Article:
De revolutionibus orbium coelestium, Libri VI
[bound with] Tabulae Bergenses aequabilis et apparentis motus orbium coelestium...
Basel; Cologne, Heinrich Petri; heirs of Arnold Birckmann, 1566; 1560.
Copernicus' De revolutionibus assigned the Sun the central position in the solar system and repositioned the earth as a revolving planet. In thus transforming man's view of the cosmos, it 'set the course for the modern world by its effective destruction of the anthropocentric view of the universe' (PMM 70).
The text of the second edition of De revolutionibus is virtually identical to the 1543 Nuremberg first edition—even the errata that were enumerated on a leaf inserted in some copies of the first edition were not corrected. Additionally, Andreas Osiander's anonymous (and unauthorised) preface was retained, although it presented Copernicus's work as a strictly hypothetical system invented as a convenient calculating device that could well be false, even if the Copernican system was consistent with astronomical observations.
The present edition is the first to contain Rheticus's Narratio prima, being a summary of heliocentrism and an account of the effort it took to persuade Copernicus to publish. Copernicus had first circulated his ideas on heliocentrism in manuscript form, catching the attention of the young mathematician and astronomer, Georg Joachim Rheticus, who became the chief advocate of his new theory. As the first two editions of the Narratio (1540 and 1541) are both of very great rarity, this third printing of the Narratio is essentially the earliest obtainable form of the text. The present volume is the first edition to unite the works of both Copernicus and his advocate, Rheticus. Owen Gingerich has located 317 copies of the second edition in his Annotated Census (not including the present copy).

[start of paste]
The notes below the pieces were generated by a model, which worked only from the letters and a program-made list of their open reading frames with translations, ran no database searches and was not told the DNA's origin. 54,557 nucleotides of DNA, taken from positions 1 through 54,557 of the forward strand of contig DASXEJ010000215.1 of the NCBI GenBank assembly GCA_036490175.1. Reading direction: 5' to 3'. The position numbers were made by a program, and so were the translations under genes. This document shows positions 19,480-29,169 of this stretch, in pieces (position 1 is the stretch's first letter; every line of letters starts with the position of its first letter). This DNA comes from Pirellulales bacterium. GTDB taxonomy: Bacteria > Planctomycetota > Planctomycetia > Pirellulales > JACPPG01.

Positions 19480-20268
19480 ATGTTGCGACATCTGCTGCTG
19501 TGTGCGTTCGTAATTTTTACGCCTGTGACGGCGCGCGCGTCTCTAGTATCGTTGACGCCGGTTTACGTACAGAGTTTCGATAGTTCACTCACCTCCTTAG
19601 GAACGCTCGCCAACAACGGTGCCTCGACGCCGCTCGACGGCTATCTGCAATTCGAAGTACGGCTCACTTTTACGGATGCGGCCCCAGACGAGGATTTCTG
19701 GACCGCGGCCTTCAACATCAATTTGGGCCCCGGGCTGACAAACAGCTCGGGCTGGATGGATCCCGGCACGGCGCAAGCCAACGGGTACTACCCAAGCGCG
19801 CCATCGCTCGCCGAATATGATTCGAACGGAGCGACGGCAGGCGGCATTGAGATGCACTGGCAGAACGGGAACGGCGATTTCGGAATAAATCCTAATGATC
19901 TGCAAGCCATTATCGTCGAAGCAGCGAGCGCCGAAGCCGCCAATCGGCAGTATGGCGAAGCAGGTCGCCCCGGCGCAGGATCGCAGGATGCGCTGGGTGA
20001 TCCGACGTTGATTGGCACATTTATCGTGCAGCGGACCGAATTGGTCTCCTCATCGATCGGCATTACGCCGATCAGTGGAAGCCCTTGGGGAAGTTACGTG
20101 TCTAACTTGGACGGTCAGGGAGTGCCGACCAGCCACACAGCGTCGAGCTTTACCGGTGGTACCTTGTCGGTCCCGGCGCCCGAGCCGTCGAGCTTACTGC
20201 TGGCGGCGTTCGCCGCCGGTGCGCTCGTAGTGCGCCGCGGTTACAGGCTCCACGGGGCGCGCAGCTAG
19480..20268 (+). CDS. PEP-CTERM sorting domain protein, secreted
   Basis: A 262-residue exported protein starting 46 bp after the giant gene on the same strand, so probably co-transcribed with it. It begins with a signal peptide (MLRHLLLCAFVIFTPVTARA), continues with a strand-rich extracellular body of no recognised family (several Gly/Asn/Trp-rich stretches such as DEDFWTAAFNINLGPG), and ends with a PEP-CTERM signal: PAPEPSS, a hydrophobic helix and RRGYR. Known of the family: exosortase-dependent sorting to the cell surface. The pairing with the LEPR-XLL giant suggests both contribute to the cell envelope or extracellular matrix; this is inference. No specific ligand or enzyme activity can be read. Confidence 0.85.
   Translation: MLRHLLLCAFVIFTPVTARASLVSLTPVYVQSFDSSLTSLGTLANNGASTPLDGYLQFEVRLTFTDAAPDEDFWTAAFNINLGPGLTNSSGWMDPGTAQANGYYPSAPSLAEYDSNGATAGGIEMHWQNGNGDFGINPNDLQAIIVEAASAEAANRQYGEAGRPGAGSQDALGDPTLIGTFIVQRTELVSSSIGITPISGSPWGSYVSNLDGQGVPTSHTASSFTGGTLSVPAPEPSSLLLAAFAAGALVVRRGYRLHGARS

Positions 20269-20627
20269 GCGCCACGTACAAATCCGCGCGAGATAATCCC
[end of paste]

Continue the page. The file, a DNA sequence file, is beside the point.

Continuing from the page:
This volume is bound with Johannes Stadius' Tabulae Bergenses, a compendium of astronomical tables, named after the author's patron, the prince Bishop of Liège, Robert de Bergues, imitating the Alfonsine tables. It includes De fixis stellis commentarius, an update of Ptolemy's astrological star catalogue for 1560.
2 works in one vol., folio (29.2 x 18.8 cm); [Copernicus:] Roman type, occasional Greek type, woodcut device to title and Gg6v, woodcut historiated initials, diagrams, and tables, some browning (as usual), occasionally heavy, some foxing, very occasional early ink and later pencil marginalia, 19th-century Italian inscription to first blank; collation: 6 a-z4 A-Z4 Aa-Ff4 Gg6; [Stadius:] woodcut portrait of the author to title, woodcut initials and tables, some foxing and heavy browning, quire Ff shaved with slight loss to fore-edge, restoration to final blank; collation: A-Z4 Aa-Ff4 (Ff4 blank); rebound in period vellum over boards, boards slightly marked and rubbed, endpapers renewed, red speckled edges, overall a good copy.
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